IWD: In-depth survey of what leading female executives really think

With International Women’s Day coming on Friday, SME Magazine got in touch with leading female business executives to hear their thoughts and experiences around this year’s theme to “Inspire Inclusion”. Here is what they told us …

Deirdre Byrne, Head of UK & Ireland at Slack 

Having entered the industry around two decades ago when there were very few women leaders in tech, I’m a huge advocate for inclusion. Reflecting on my journey, I urge young women entering the sector to believe in their capabilities and to see no limits on what they can achieve in their careers. Many companies have recognised their responsibility to invest time and money into women’s learning, development, and workplace communities, and there is a brilliant opportunity to tap into these.

By investing in initiatives that support women’s wellbeing, organisations are fostering a more inclusive culture and actively creating environments where diverse teams can thrive. At Slack, we’ve created an “Ask Me Anything” channel with the leadership team and a “Talking Menopause” channel, which are great examples of how companies can facilitate connections, share experiences, and encourage allyship.

As we celebrate International Women’s Day with the theme ‘Inspire Inclusion’, and a time when there is a huge focus on the transformative power of AI on the workforce, let’s also recognise that investing in women isn’t just a commitment to equality; it’s a strategic decision to foster innovation, creativity and success. Let’s continue to back ourselves, take risks, and invest in creating a more equitable future for all.

Michelle Taite, CMO at Intuit Mailchimp 

This year’s International Women’s Day theme of ‘Inspire Inclusion’ resonates deeply with my core values. I strongly believe in the power of the collective, and that humility and curiosity can supercharge both ourselves and each other. Throughout my career, I’ve discovered that embracing humility and vulnerability transcends traditional expectations, turning them into a formidable strength. This journey of personal growth has allowed me to challenge and reshape stereotypes. It’s always my aim to craft genuine connections in my teams, advocating for a workplace where we lead with our whole selves, and in doing so, inspire others to embrace their own unique paths and strengths. This, to me, represents genuine inclusivity.

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Amber Omar, Senior People Partner at Volt

As an HR professional, I play a vital role in driving the culture of inclusion. I recognise that diversity is our strength and creating a culture of allyship and support is imperative to our success. Inspiring inclusion to me means more than just promoting gender equality—it’s about embracing the richness of diversity in all its forms. Not only does this include inclusive recruitment and promotion strategies, assessing and addressing any biases in our practices—but it also involves creating safe spaces for open dialogue and feedback, where employees feel comfortable sharing their experiences and perspectives without fear of judgement.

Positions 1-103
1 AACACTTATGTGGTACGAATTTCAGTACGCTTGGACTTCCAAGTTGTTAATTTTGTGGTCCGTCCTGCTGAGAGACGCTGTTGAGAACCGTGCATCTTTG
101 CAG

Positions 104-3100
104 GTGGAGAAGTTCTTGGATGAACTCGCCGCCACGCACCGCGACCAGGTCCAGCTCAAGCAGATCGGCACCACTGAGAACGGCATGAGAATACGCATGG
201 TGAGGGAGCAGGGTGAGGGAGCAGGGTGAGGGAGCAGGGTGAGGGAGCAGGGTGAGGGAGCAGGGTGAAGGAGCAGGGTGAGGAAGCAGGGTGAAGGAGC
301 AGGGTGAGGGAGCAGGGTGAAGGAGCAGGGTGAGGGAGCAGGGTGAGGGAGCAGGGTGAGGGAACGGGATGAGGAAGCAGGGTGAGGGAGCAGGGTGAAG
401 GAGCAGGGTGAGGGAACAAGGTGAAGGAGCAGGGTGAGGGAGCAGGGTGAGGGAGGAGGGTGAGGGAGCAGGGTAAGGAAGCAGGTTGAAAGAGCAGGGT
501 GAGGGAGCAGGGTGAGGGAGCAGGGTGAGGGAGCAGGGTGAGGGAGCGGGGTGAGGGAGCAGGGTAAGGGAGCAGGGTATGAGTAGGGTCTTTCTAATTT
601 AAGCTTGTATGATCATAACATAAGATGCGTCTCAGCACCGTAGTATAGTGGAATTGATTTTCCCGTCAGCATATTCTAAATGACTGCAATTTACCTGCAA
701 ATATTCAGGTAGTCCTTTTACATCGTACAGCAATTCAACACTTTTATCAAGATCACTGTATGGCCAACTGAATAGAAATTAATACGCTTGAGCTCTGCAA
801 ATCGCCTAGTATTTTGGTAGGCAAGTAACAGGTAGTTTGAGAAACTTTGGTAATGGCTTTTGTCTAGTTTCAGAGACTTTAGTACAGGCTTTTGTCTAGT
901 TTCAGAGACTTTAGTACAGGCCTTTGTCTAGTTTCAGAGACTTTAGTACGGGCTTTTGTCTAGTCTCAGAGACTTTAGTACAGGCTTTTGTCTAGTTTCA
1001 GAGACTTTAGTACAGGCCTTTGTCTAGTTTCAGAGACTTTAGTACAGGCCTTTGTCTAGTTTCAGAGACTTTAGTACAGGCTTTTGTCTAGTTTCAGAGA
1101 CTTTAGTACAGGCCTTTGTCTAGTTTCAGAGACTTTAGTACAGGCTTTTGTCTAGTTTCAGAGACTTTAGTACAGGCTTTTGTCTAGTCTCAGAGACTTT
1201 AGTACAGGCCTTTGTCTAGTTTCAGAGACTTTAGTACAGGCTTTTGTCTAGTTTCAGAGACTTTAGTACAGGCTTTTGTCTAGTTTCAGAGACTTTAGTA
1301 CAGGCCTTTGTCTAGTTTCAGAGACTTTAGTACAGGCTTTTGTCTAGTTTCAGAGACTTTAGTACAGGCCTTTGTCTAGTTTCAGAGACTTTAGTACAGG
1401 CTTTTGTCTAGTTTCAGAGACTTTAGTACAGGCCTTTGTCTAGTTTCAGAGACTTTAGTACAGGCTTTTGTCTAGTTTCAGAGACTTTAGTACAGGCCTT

This International Women’s Day, I hope that I can renew my commitment to inspiring inclusion in everything I do, both in and out of the workplace. Every day, I try to celebrate the unique contributions of women and underrepresented groups, and I encourage my wider team to work together to create a workplace where everyone has the opportunity to feel seen, heard and valued.

Sonja Gittens Ottley, Head, Diversity, Inclusion & Belonging at Asana 

As we celebrate International Women’s Day, and this year’s theme around ‘Inspire Inclusion’, there is an onus on leaders to create an environment that prioritises belonging and empowerment. Crucial to this is creating spaces where women can express themselves and be honest about changes they believe the business needs.

Such changes might lie in workplace technology. Research from our Work Innovation Lab shows that women (71%) are more likely than men (64%) to say that collaboration tools are crucial to their work. While women may prefer such tools, it’s also true that they’re shouldering a disproportionate share of collaborative burdens​​. Meanwhile, our own findings showed that more women (67%) than men (62%) experience some level of digital exhaustion.

This highlights the need for businesses to deploy a data-driven tech stack that can provide a fully-connected, accurate, and up-to-date map of work within an organisation. Only then can businesses be sure that collaboration is happening effectively, and that technology is being used in a way that is supportive of women’s wellbeing and working styles.

Deann Evans, Managing Director EMEA at Shopify